Data collected in recent years by the French Ministry of Education indicates that a large number of fourth-grade students display insufficient reading fluidity. During the last national fluency test conducted in 2021, nearly 50 percent of students presented reading difficulties. These difficulties are particularly pronounced in schools located in priority education zones and those with a large proportion of socially disadvantaged students.

In light of this information, the French government declared access to reading a national concern for the 2021–2022 school year. In a document addressed to the national education system, the minister presented a method for establishing a national action plan for primary grades through high school.

Evaluating reading fluidity :

A new FROG fluency screening tool available in SONDO and SONDIDO

It can be difficult to evaluate reading fluency in the classroom and at home. For teachers, this implies being able to plan for regular reading time with each student and to ensure special follow-up with those who need it. For many children, especially those with dyslexia, reading out loud in front of their teacher and classmates can be stressful.

Therefore, we wanted to develop a new support tool that would be useful to both students and teachers.

Integrated into the FROG toolbar, this new feature lets children self-record a text of their choice directly in the interface. The speech analysis tool scores their fluency level and highlights reading errors in the text. Students can play back their recording as well as listen to the correct pronunciation of the word or group of words they are struggling with. Then they can practice as many times as they like and track their progress.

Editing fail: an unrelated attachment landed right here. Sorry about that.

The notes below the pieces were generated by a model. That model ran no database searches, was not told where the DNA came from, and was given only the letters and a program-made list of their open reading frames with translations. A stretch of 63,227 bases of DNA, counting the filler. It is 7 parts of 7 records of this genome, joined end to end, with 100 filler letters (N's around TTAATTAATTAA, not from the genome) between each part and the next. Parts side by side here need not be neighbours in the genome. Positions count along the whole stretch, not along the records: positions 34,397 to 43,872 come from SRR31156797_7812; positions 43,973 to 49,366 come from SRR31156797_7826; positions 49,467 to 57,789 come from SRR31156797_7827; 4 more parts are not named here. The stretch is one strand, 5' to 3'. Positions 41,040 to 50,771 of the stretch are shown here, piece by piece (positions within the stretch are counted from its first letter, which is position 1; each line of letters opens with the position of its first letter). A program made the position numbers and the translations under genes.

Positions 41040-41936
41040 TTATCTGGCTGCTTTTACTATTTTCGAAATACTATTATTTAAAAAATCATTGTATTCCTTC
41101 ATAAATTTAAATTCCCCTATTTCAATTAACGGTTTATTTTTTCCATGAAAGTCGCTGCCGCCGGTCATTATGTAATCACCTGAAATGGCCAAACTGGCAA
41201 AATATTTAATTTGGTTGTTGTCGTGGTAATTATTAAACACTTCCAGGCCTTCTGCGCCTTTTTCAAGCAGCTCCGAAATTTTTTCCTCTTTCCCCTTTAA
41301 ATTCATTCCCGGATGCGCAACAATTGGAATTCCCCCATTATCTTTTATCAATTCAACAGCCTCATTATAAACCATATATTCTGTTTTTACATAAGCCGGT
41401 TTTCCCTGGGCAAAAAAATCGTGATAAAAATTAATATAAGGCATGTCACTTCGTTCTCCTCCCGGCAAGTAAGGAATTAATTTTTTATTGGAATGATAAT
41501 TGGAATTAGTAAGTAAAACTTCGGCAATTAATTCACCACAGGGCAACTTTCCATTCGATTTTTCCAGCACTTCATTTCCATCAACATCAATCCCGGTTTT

Captures d’écran de l’outil FROG d’évaluation de la fluence

Screenshots from the FROG reading fluency evaluation tool

Tools based on research and professional methods

These two projects were developed thanks to our partnership with several centers of scientific and professional expertise in the fields of artificial intelligence, speech recognition, speech therapy and education. Our expert partners include :
    • Corinne Fredouille, professor, Laboratoire Informatique d’Avignon (Avignon Computer Laboratory), who researches automatic speech recognition and prosodic error identification;
    • Muriel Lalain, head of research at CNRS, Laboratoire Parole et Langage de l’Université d’Aix-Marseille (Speech and Language Laboratory at Université d’Aix-Marseille), whose work focuses on characterizing the types of possible oral reading errors made by people with language disorders;
  • Le centre Rabelais Langage et Intégration (the Rabelais Center for Language and Integration), a therapy and learning center for children with severe language disorders, which provides us access to actual audio recordings of children with reading difficulties and allows us to test our solutions directly with them. 
To improve reading fluency, some experts recommend repetition. While reading aloud is essential, it can be challenging to implement, particularly with children experiencing significant difficulties. However, we are now able to design innovative support solutions with the help of scientific research and new technologies. Through these projects, we hope to continue our research into strategies and methods that can help improve children’s reading skills, whether that takes the form of tools to evaluate reading fluency, methods to remediate problems, or exercises to support reading comprehension.